Our history, or more accurately our recent history, has an overbearing effect on us. The experience of being colonial subjects, the pain of living in the perpetual shadow of an overbearing majority and the suffering caused by the partition of the sub-continent along with what many people prefer to call a ‘religious divide’ have been pivotal in shaping our collective consciousness.
So, if somebody thinks that all these factors can be successfully played upon to make people go to the cinema, he is perhaps being too naive. For people in the business of making films firmly believe that history has always provided great fodder for cinema. No doubt it does. Remember Ben Hur, Gladiator, Lawrence of Arabia and hundreds of other Hollywood blockbusters. Closer home, the historical romance of Noor Jehan has been the fodder of successful Bollywood filmmakers like nothing else. Lagaan, Ashoka and a couple of Bhagat Singh flicks are only the most recent additions to a seemingly never ending list of Indian movies based on history, both real or imagined.
Pakistani cinema has a comparable list to show if not in quantity than at least in the variety of historical subjects — romances, wars, anti-colonial struggles and Hindu-Muslim conflicts.
And if you want to see all these combined, go to see Laaj. The film set in the spring of 1936 moves to and fro between Bannu and Bekanare, two mutually distant parts of undivided India. It tells the story of a rich Hindu girl Ram Kori in love with a poor Muslim boy Noor Ali — this class division being another filmi favorite — set in the context of a war of independence from the British being fought in the backdrop of a simmering religious conflict between the Hindus and the Muslims.
All these themes are strong enough to evoke passion and consequently appeal for the movie. Sadly for Laaj’s writer-director Rauf Khalid this hasn’t happened. Even a casual viewing of the film shows that he has only himself to blame for the failure. First, he has tried to do too much. In a short span of three hours, he has attempted, unsuccessfully though, to prove or disprove too many theories – that Muslims are forgiving and considerate, that the British exploited Hindu-Muslim divide to strengthen their rule in India, that goras succeeded because of fifth columnists among us, that Pashtuns fiercely guarded their independence against the colonial invaders, that love knows no differences –the list can go on forever like this.
The problem this plethora of themes creates for the writer/director is an ideological confusion. The cine-goer is not sure even after watching the whole of the movie whether Rauf Khalid is supporting something or opposing it. When a Hindu girl shows her readiness to revoke her religious belief for the sake of her lover, she is quickly reminded that Islam does not favor a conversion for amorous purposes. You are not sure whether the writer/director stands for the poor girl or for the selfless pursuit of puritanical religious affinity.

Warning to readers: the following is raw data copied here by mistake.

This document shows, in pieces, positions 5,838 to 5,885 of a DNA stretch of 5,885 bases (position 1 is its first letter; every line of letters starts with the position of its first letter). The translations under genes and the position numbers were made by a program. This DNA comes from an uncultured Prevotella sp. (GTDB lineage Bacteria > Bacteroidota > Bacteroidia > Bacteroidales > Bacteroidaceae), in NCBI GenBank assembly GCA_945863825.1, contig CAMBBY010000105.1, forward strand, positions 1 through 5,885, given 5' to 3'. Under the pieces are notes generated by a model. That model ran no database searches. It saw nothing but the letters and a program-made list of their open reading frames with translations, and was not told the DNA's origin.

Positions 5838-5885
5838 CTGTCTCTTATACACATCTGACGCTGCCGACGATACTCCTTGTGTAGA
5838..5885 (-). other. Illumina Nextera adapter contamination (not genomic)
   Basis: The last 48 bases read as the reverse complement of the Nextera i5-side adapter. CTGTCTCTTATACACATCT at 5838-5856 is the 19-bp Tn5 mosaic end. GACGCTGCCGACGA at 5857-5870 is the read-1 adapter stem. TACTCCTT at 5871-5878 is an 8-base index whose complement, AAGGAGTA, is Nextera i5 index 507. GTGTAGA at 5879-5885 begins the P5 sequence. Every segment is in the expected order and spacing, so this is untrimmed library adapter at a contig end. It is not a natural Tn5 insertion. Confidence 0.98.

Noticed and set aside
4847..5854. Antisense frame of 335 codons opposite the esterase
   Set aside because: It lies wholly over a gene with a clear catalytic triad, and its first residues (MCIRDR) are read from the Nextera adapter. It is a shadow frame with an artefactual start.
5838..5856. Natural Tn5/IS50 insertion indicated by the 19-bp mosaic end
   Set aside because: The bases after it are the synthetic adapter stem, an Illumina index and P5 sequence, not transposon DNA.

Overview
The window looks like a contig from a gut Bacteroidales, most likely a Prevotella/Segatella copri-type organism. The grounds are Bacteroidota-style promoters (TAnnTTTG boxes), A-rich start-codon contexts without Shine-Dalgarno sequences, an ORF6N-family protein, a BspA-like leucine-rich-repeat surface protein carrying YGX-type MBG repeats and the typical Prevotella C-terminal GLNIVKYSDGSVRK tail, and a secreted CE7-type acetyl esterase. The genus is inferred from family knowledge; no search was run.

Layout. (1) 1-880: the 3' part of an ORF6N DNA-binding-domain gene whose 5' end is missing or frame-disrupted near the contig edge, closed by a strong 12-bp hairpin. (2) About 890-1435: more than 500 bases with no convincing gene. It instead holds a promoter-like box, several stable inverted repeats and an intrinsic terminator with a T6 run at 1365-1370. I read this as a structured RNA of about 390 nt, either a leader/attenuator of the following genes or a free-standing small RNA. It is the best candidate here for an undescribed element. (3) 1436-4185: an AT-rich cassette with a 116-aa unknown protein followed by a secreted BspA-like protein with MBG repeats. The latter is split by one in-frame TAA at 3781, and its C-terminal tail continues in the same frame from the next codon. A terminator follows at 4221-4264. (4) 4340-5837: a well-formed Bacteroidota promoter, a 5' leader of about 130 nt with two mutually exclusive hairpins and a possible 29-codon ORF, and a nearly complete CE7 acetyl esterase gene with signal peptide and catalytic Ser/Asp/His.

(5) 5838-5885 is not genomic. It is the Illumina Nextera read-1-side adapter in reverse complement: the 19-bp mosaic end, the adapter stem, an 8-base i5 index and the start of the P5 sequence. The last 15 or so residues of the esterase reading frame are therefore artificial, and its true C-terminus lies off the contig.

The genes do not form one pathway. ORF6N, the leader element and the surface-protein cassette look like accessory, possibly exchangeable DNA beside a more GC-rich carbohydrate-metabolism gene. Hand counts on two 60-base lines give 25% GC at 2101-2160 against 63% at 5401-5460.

In another set of contradictory ideological choices, the writer/director is caught between approving traditional Pashtun customs and opposing them for being too illiberal and inhuman. The film opens with a Pashtun girl facing the wrath of her tribe for getting abducted. The subsequent events show that our writer/director disproves it as being rather cruel. When it comes to fighting the British, however, he seems to eulogize the same Pashtunwali — customary Pashtun law — for providing people courage to defy the colonial order.
Nationalism/patriotism falls victim to a similar fate. Fakir Ippi, a controversial and little known Pashtun tribal figure, who is known to have kept fighting against local/national authority even after the foreign/colonial rulers have left makes it impossible for the audience to identify with. The movie leaves people wondering which side of this ideological battle they should take and consequently they fail to associate passionately with any of it.
In fact, the viewers expected to see many of these things in a Rauf Khalid film. He has to his credit a couple of TV serials made in defence of a staunchly Pakistani version of Kashmir issue. As if this was not enough, he opens Laaj by attributing it to late writer/director Riaz Shahid known for his historical hits like Zarqa and Gharana.
Had the movie been a faithfully correct reproduction of the events it purports to show, the audience might have tended to overlook the entire theoretical muddle. The problem is this is hardly the case with Laaj. Maybe it has something to do with the fact that the movie — like most cinematic narratives — creates history retrospectively. And a retrospectively created history is selective at best and distorted at worst depending on who is behind the effort and what are their motives. If the purpose is to show that pre-partition Muslims as being the only upholders of bravery, chivalry and loyalty then all Hindus and British need be portrayed as being the embodiment of all that is quite the opposite — greed, cunningness and treachery.